This time of the year is very special, on Sunday I will line up with other old soldiers, whose hair is too long and dangling medals on their chest at the Commonwealth War Graves Cemetery and spend a couple of minutes standing to attention remembering friends who died in combat. It’s also the centenary of the start of the First World War which affected East Africa in oh so many ways.
My days of running headlong towards the enemy are long gone, but those days still reside within me in the here and now. I was recently diagnosed with untreated Post Traumatic Stress Disorder, or PTSD. It’s a condition that affects 1 in 5 combat soldiers, but also non military people who have experienced sexual assault, rape etc. There are many who were at Westgate who are still reliving that terrible incident every day. It’s a bugger of a condition, so hard to explain to others. They just think you’re a bit of an angry chap, not very compromising and prone to bouts of being grumpy. Which in fact is all true. But that’s what you see from the exterior, inside it’s far far worse. I'll try to explain:
“It seems that it’s becoming more regular, it’s definitely each day now, it’s always the same, I become sad, down, remote and depressed. It has been slowly creeping up on me over the last few months and has been quietly removing from me my happy mental possessions, leaving me with a bare cupboard.
It’s not gone unnoticed, first I thought the fear of financial insecurity had landed and was pecking away at my calmness. So I took a well paying job to plump up the bank balance Then, whilst having three jobs, I decided to stop doing so much, to take back time, as tiredness and being overworked must be my issue. I resigned a job, the one that was outdoors in the sunshine to be able to relax and catch up. I never did relax though, I never did catch up.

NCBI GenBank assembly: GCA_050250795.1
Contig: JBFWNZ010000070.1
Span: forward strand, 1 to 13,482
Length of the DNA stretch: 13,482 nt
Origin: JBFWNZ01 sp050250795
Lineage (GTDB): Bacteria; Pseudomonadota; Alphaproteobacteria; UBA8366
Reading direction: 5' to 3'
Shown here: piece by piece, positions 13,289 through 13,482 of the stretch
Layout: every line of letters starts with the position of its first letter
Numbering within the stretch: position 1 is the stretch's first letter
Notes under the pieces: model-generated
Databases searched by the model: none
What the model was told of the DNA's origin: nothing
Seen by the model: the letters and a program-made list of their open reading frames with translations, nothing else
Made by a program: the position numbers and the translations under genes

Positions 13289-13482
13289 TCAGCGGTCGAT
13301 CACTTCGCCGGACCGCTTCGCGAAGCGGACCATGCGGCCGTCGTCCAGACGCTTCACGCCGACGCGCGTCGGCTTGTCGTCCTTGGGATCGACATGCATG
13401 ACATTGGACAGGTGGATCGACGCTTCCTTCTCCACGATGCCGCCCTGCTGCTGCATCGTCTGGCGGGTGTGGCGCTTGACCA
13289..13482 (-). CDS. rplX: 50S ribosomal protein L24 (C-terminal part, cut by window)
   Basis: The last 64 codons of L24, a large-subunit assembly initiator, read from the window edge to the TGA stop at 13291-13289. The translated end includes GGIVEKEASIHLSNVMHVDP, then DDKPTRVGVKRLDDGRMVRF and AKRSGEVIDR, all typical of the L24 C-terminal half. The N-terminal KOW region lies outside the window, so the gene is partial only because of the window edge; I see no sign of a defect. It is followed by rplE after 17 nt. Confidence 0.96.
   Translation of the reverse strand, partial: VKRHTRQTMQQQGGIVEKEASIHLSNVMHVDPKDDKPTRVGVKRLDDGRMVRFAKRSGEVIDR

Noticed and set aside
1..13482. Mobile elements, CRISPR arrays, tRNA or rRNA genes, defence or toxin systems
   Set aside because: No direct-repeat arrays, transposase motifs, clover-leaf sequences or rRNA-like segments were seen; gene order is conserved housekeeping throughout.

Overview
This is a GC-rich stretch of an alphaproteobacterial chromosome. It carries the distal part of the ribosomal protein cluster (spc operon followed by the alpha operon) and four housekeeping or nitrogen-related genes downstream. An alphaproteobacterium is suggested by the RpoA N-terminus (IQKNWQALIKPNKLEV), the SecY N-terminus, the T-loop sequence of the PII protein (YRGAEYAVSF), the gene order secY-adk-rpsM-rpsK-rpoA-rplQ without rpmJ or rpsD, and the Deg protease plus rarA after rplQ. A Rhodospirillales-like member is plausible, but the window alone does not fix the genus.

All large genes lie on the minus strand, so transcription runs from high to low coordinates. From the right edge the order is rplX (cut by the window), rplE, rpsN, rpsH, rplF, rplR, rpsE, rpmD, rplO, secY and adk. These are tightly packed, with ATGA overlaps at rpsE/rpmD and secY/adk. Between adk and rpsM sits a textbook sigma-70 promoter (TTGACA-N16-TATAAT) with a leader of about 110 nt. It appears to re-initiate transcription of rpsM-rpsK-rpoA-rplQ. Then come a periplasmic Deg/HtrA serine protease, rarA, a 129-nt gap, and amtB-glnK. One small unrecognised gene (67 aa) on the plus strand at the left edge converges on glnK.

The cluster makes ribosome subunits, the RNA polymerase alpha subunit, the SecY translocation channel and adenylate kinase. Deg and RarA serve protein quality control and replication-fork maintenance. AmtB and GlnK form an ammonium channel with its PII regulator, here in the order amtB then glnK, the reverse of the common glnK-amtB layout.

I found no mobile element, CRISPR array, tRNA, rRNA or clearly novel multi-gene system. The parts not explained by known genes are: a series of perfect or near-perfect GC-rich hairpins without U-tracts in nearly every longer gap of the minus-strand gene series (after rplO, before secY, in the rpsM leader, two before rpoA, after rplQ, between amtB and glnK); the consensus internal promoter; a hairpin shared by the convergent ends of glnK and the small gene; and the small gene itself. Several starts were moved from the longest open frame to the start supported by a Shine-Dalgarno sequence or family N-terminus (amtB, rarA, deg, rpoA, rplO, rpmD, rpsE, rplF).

The removing continued, whilst I foolishly and unknowingly tried to bandage my feelings with practical decisions rather than real healing. I started to feel stress and pressure, to be short in conversations with work colleagues; I started to become a frustrated man. The removing continued, but this time into my home life, I used to like climbing, but no more, now it is a distant memory of times spent as another person. I would stand at the bottom of a rock-face and deem it unfathomable, unclimbable and then feign illness to prevent me losing face. I used to like reading, but each word on the page becomes a comparison of oneself, one which I fail to reach up to.
So now, each day, I wear this dark cloak called PTSD, when I put it on, my confidence and self belief disappear like magic. I am unable to enjoy the company of friends because I feel so unworthy inside, that even my conversation is pointless and that their time would be better spent between themselves. That the future is unobtainable now, all those plans we all make will never come true as somehow, it will go wrong, because I don't deserve it to go right. The kind loving words of a loved one become lies, as I cannot believe I can be loved, cannot be thought of as special and certainly not capable of all those nice qualities mentioned.
I got this cloak in Afghanistan whilst fighting for my Queen and country against the harbingers of terrorism. I am one of many who suffer. My cloak is heavy, it is tiring to wear, it feels like it impregnates me with poison, I do try to take it off but there are no buttons and it just tightens when I try to remove it.”
So if you do know an old soldier, someone who spent time in uniform, or suffered trauma, and isn't quite the same since then, that’s what it is like. It’s true they may be grumpy but they also may have their own dark magic cloak.
Kenya never stops Buzzing. You shouldn't either